Pinturas Negras (The Black Paintings): Part 1
Updated: Nov 19, 2020
The Spanish civil war, which began in 1820 with a revolt of the militants against the absolutist rule of King Ferdinand v11, ended in 1823 after the agreement between the European Crowned Heads allowing the French army to invade Spain which is also called as Spanish Expedition by the French army.
Francisco Goya, the creator of the dark masterpieces which we are going to observe today, moved to Madrid in 1819 and purchased Quinta del Sordo (Villa of a Deaf man).
As the name suggests, the owner of the Villa was a deaf man. Coincidently, Goya was diagnosed with a severe illness when he was 42 which affected his sense of hearing and turned completely deaf by the time he was 72.
He was the witness not only to the violence across Spain during the Civil war (1820-1823), but also to the political unrest during the French revolution (1789 - 1799) when he was in his 40s. The rising unemployment, social injustice, new political reforms emerging, economic distress and mismanagement causing a severe problem for the farmers, and many other drawbacks of the King Louis xv1 regime resulted in the downfall of the monarchy and emergence of the Dictatorship under Napolean 1 during the years of French Revolution.
All of these event were witnessed by Goya and it is somehow reflected in his work The Black Paintings. There are 14 such paintings which he created, not with an intention of publishing them, rather he hung all of them on the walls of his villa Quinta del Sordo.
Fear, anxiety, sadness, violence, death, regret and other negative emotions are highlighted in his work.
These are my Observations:
- The dark portion seems to be a hill which covers the body of the Dog (could be a retriever), except its head.
- Staring in horror by the sight of something as cruel as death, upwards.
- The dark portion could also resemble an ocean wave which is enormous in size and the dog is trying to swim, submerged in water except for the head, knowing that this wave is about to swallow him alive.
- The only living creature with fear in his eyes, depicting loneliness and depression.
- It seems like he has given up by not moving in order to save himself, instead, he is ready to face death as his fate by staring at it in despair.
Two Old men:
- A Hermit with a long white beard with both of his hands on the wooden cane bearing his whole bodyweight indicates that age has whittled him down and he is too dependent on others to carry out basic tasks.
- His eyes are just hollows, probably he is blind , walking in pitch dark with a mutant like being with a deformed face, short nose and long ears.
- The Hermit is wearing a filthy cape, probably not washed since ages, covering his body.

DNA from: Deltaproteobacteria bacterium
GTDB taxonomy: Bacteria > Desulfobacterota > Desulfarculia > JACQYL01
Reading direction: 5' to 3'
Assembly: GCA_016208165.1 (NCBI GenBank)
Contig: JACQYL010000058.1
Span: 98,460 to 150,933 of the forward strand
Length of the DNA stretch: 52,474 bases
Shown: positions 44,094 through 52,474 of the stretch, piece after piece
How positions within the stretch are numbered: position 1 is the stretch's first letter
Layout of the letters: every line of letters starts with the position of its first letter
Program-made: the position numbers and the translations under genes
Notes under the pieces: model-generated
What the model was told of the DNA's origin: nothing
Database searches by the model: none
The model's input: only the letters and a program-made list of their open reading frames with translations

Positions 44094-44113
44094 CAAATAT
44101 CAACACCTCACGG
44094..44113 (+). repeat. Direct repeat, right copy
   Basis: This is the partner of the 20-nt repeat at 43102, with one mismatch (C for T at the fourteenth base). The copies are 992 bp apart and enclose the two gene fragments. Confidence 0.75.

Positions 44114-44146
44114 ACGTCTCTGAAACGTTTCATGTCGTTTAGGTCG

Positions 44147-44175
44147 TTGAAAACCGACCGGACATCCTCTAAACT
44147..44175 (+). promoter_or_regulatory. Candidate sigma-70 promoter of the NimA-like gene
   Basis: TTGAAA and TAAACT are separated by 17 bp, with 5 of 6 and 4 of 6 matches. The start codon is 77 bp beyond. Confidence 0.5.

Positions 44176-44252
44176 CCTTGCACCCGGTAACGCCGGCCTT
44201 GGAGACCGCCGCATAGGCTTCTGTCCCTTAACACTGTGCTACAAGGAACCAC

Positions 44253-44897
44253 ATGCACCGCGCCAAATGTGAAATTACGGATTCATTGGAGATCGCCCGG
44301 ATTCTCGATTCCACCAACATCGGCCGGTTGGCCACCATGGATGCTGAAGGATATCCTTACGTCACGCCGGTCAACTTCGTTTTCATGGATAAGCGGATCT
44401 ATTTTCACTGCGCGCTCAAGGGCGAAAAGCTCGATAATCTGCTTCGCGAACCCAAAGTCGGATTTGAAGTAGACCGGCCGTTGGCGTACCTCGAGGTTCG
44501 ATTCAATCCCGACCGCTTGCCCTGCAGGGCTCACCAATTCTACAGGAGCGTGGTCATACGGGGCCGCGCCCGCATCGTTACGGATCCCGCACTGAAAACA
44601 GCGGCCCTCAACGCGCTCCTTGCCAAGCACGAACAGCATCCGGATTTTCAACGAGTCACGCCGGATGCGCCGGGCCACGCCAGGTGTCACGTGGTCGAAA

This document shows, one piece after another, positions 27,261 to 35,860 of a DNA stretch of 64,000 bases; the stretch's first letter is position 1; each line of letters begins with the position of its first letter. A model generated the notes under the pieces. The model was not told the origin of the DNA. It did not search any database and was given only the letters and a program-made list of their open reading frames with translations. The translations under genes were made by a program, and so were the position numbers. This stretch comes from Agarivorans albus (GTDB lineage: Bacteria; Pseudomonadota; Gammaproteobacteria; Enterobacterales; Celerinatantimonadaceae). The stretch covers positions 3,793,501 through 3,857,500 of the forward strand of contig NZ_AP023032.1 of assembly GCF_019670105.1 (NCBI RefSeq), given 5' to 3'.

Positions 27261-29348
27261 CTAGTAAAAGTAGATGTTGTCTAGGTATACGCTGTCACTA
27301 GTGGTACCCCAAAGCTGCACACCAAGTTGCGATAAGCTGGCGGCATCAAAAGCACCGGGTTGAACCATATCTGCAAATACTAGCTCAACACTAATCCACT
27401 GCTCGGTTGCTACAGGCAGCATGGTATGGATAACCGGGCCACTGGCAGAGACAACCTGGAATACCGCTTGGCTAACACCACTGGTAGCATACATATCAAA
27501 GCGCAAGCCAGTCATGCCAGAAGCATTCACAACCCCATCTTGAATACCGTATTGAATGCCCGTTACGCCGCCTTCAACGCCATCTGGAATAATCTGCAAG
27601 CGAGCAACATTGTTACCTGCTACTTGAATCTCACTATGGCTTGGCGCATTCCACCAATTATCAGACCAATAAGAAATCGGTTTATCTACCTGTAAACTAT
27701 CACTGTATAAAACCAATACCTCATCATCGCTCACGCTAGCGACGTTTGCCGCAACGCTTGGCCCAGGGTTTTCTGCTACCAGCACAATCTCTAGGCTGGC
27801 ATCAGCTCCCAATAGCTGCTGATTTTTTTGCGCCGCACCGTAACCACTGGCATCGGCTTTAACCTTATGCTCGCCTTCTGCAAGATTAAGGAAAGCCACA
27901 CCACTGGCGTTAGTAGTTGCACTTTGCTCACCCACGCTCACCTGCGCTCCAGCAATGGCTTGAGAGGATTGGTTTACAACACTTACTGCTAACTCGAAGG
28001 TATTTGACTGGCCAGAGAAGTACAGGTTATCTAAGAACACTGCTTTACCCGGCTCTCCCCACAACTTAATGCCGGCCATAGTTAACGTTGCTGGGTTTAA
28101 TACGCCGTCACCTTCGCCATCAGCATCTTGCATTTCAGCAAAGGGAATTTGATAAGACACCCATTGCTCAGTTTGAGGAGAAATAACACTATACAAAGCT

- The mutant rests his left hand on the Hermit's shoulder with his mouth close to his ear, as if he is trying to whisper something, probably deceiving the poor blind Hermit by giving him wrong directions to follow, his nefarious intentions are evident by his expressions.
- Seems like the Hermit trusts the mutant somehow to let him rest his hand on his shoulder.
- Probably, Goya is the Hermit, who is old, all of his senses have given up, and the mutant trying to whisper something into his ear could be his desire of his ear drums to reciprocate to the sounds and vibrations, just like before.
- Contrast of black background and the gleaming white shirt of the man in the middle who is reading something along with the two other men who are reading too.
- The Person with the long beard holding the book or a newspaper is trying to guide the other two men with reading something by placing his finger on it.
- The other three men in the background are oblivious to this piece of information.
- The men reading could be the cruel politicians, not wanting the other men to know about their strategy to create chaos and unrest for their own political ulterior motives.
- The man staring up at the sky indicates that he has submitted himself to the Supreme.
Judith and Holofernes:
- The detailed description of the Painting Judith beheading Holofernes by Caravaggio can be seen in the blog A Widow with a Sword
- In this painting, unlike in Caravaggio's work, Holofernes is on his knees begging Judith for mercy by folding his hands, who is about to swirl the Sword against his neck.
- Judith is wearing a gown exposing her collar bones, trying to seduce the Commander in General in this painting, eventually deceiving him.
- For more information on this biblical event, please click on the link highlighted above.
- The man in the right is being mocked by the two women.
- The man's right hand is inside his pants, probably touching himself, and the women watching this are laughing at him.
- Probably, Goya was trying to express his sexual desires, which he could fulfill by touching himself, despite of having women around him, without any sexual intercourse as he was in his mid 70s.
- Probably, he had this desire to get laid with two women at a time, but all he could do is imagine, without actually touching any of those women sitting next to him.
- May be the two women are the part of his imagination, behind those closed eyes, mouth half open, as if he is moaning in pleasure, about to get an orgasm!
Please stay tuned for Pinturas Negras (The Black Paintings): Part 2
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